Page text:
People who do graffiti as a career are called graffiti artists or taggers. The practice of writing on buildings in order to advertise an idea or project is known as urban art or street art. Graffiti artists are usually involved in both practices. Urban artists may have a specific theme or style that they use throughout a city, while graffiti artists often work within a set of guidelines called "styles." There are many different styles used by graffiti artists including neo-expressionism, futura, cyberpunk, and pop art.
In addition to being a crime, graffitiing buildings can also be an illegal activity under copyright law. If you find yourself facing legal issues because of graffiti found on public property, contact a criminal defense attorney immediately to discuss your options.
To the authorities, the name "graffiti" connotes vandalism; but, for those who practice it, there are underlying social and political themes within this art form. The earliest kinds of graffiti may be seen in cave painting, which dates back to ancient times. These paintings were often done as warnings or directives, such as "Do not enter here," "Dangerous animals behind these walls," or "Warriors stand ready." They also may have been used as prayer or meditation requests.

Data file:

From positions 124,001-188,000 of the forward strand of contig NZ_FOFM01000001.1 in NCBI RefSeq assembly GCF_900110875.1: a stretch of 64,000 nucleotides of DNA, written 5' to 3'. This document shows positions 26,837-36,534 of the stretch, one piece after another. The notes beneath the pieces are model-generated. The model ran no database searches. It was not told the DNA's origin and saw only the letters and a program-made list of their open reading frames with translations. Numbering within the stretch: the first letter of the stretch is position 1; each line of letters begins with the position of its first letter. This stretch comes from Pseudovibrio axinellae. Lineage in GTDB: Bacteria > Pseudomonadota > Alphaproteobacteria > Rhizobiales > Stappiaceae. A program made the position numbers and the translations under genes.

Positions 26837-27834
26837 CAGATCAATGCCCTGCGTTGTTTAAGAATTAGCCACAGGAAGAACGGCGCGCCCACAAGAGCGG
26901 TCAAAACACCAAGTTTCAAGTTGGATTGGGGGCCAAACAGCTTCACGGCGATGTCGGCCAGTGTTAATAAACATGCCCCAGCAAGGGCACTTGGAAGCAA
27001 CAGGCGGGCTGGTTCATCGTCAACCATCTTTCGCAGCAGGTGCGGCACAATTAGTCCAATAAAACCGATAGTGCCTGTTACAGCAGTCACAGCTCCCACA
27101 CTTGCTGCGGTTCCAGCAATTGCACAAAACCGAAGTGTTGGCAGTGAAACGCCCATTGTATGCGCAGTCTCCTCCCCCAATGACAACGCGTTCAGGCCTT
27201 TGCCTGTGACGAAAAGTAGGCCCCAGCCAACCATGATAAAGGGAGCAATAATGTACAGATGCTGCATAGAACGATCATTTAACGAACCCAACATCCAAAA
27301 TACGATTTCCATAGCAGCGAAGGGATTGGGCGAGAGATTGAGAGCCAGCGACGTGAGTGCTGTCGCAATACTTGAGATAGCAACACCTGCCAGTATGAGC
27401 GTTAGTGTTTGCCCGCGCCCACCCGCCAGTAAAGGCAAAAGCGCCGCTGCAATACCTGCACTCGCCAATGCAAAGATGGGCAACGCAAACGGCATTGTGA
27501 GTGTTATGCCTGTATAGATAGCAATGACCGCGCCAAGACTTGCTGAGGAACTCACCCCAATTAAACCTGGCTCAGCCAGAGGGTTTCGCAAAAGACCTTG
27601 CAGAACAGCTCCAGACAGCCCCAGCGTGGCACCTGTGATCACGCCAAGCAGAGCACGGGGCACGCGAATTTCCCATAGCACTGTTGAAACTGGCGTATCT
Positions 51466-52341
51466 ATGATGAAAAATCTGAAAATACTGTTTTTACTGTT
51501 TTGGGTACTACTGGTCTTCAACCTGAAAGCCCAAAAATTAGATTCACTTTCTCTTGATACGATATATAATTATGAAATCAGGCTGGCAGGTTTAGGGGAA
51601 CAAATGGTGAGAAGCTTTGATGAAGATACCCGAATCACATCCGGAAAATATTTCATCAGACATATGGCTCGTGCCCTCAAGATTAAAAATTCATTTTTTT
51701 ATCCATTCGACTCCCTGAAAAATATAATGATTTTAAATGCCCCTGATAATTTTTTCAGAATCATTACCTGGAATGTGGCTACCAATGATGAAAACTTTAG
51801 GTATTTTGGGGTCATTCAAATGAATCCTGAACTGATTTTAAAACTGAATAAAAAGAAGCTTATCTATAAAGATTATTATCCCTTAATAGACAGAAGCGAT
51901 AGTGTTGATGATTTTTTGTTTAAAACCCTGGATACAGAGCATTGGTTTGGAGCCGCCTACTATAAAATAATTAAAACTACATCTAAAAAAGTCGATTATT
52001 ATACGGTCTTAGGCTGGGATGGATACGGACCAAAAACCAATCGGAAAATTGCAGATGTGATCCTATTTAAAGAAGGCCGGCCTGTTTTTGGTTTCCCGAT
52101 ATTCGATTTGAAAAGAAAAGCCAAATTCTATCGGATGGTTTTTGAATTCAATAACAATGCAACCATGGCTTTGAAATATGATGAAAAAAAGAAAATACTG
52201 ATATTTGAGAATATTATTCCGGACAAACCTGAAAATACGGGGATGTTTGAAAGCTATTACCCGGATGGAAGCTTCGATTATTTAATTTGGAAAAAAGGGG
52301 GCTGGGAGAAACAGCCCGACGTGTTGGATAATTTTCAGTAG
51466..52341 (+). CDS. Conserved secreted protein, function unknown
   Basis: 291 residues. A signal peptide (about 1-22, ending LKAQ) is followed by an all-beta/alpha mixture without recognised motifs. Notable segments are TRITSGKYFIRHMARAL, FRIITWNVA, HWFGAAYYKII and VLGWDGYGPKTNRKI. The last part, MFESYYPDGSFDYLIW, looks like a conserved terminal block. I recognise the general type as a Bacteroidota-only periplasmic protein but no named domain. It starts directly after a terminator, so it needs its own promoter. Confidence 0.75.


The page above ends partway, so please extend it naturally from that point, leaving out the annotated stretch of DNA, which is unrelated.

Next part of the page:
In modern times, graffiti can take on many forms. It can be words, numbers, symbols, or pictures drawn with a marker or pencil. Some people use spray paint because it is easy to hide from view. Graffiti has been used as a form of expression by individuals across cultures throughout history. Some famous writers include Pablo Picasso, Henri de Toulouse-Lautrec, and Jackson Pollock.
Today, graffiti is viewed differently by different people. For some, it is a crime scene that must be cleaned up after the fact; others see it as a form of protest, unifying people who share a common interest in creating something new. Graffiti has been known to inspire people to create other forms of art, such as music or design. In addition, it has been known to influence what kind of products companies will sell next year.
"King" (or "queen" for female artists) is a graffiti writer who is highly regarded by his peers. Some individuals refer to various authors as "kings of different graffiti styles," a word that varies by location. There are many factors that go into determining who will become the next great graf artist, but most notably, they must be able to write incredibly clean art. A king does not write about other writers or topics, he or she writes about themselves and their friends. They also tend to be very prolific - writing daily or even hourly - which allows them to quickly build up a body of work and gain recognition from the community.
There are several ways that an individual can become a king or queen. They can already be known as such by their reputation or following. Sometimes new kings emerge from nowhere and make names for themselves instantly, while others may have been writing for years before being recognized. No matter how or why they became famous, people usually find out when new artists rise through the ranks because there are always new pieces to look at in local areas where they live or travel to.
Once they have gained notoriety, kings can charge money for portraits or other artwork. Often, they will accept donations from those in the community who appreciate what they do. However, some writers use their status to force others to work for free or take credit for ideas instead of money.